Green water for drinking? Not something you see every day, and definitely not something you would ever consider for yourself or for your loved ones. However, in 2014, a serendipitous slug of toxins and the loss of drinking water for a half-million residents in Ohio led scientists and government officials to initiate a thorough investigation of Lake Erie. Flooded by tides of phosphorus washed from fertilized farms, cattle feedlots and leaky septic systems, the most intensely developed area of the Great Lakes was increasingly being choked each summer by thick mats of algae, much of it poisonous. However, the problem was not limited to Great Lakes only. Poisonous algae were found in polluted inland lakes from Minnesota to Nebraska to California, and even in the glacial-era kettle ponds of Cape Cod in Massachusetts.
Blue-green algae, or cyanobacteria, often known as red tides, are harmful algal blooms that have severe impacts on human health, aquatic ecosystems, and the economy. To address this issue and prevent any major threats, the United States Environmental Protection Agency (EPA) developed methods that focus on technologies that enable confident quantitation of such contaminants. The EPA method 544 for unregulated contaminant monitoring rule 4 (UCMR 4) program collects data for contaminants that are suspected to be present in drinking water lacking health-based standard regulation under the Safe Drinking Water Act (SDWA).
Challenges in Quantitation
From increasing sample analysis throughput to addressing sensitivity and reproducibility goals, liquid chromatography coupled with triple-stage mass spectrometry (LC-MS/MS) has become the technique of choice for such and several other types of quantitative analysis. In this particular example, the analytical scientists were not only challenged with identifying contaminants fast, they also had to quantify the contaminants to determine the level of toxicity, and establish a robust method that would identify and quantify the level of toxins with high efficiency and confidence, regularly. While triple quadrupole MS (QQQ) has been serving the analytical scientific community for years, the requirements and hence, expectations, continue to rise, which often challenges the capabilities of the traditional LC-MS/MS platforms. A robust, reliable, reproducible, sensitive quantitation assay to quantify hundreds of molecules across varied matrices that can be developed and implemented by users of all expertise, all while addressing critical regulatory challenges is a common expectation in today’s world of targeted quantitation. And it is definitely not something that can be addressed by a simple LC-MS/MS platform. A start-to-finish comprehensive workflow solution comprising LC and QQQ with best-in-class capabilities are essential. In this regard, the quantitative performance of the latest generation of QQQ instruments enhances quantitation for these groups of compounds. A workflow solution was developed comprising Vanquish Flex HPLC system and Thermo ScientificTM TSQ QuantisTM triple quadrupole MS platform and using EPA Method 544: Determination of Microcystins in Drinking Water by Solid Phase Extraction (SPE) and Liquid Chromatography Electrospray Ionization and Tandem Mass Spectrometry (LC-ESI-MS/MS).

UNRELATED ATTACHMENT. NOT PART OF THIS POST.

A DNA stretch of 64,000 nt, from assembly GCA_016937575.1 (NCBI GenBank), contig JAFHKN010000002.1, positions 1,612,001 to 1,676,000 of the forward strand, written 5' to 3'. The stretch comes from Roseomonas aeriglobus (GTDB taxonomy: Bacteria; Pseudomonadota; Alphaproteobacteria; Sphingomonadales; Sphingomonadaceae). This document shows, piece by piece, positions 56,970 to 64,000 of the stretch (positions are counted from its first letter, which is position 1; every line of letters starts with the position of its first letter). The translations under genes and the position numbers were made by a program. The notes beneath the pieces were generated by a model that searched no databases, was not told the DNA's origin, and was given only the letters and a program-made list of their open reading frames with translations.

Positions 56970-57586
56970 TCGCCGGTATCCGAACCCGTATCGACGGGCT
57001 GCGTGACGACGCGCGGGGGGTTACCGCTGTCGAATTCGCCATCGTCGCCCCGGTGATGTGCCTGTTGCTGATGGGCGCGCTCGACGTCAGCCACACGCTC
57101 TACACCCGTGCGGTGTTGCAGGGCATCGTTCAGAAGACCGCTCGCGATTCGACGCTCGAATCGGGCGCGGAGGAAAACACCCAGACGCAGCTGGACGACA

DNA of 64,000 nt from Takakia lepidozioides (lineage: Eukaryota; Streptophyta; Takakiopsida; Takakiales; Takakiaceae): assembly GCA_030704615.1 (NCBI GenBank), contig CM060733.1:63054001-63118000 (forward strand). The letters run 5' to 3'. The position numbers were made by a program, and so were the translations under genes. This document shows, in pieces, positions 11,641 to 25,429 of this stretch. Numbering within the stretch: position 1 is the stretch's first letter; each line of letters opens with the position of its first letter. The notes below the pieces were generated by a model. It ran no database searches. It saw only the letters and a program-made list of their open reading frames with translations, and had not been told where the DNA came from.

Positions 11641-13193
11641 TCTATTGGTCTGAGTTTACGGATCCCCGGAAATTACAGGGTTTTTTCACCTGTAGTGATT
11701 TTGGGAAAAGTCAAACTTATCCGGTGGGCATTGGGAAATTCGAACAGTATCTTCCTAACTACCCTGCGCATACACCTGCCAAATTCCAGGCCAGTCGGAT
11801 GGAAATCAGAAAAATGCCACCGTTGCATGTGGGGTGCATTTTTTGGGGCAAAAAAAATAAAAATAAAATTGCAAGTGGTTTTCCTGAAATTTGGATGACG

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The EPA has strict requirements for the analysis of any sample, referred to as the Initial Demonstration of Capability (IDC). These requirements include the demonstration of low background noise, precision by analyzing four to seven extracted laboratory fortified reagent water blanks (LFB) at mid-level, the demonstration of accuracy, and finally, the demonstration of capability necessary to meet the minimum reporting limit (MRL). The percent relative standard deviation (%RSD) of the results for replicate analyses must be ≤ 30%. The average percent recovery for each analyte must be within ± 30% of the true value. Aided by the outstanding Vanquish Flex HPLC that offers superior resolution and speed, and TSQ Quantis — which offers supreme confidence in quantitation for every molecule, in every matrix, for every user day after day — a sensitive, robust, and reproducible workflow solution was developed that can consistently quantify microcystins in nodularin in drinking water following EPA method requirements.
Being on Top
Learn more about such quantitation assays and many more by downloading the application note “Quantitation of cyanotoxins in drinking water according to EPA 544 guidelines.”
For more information on addressing environmental and food safety analysis with a robust and reliable workflow comprising of ultra high performance liquid chromatography (UHPLC) systems and HPLCs with QQQs, see our dedicated web page.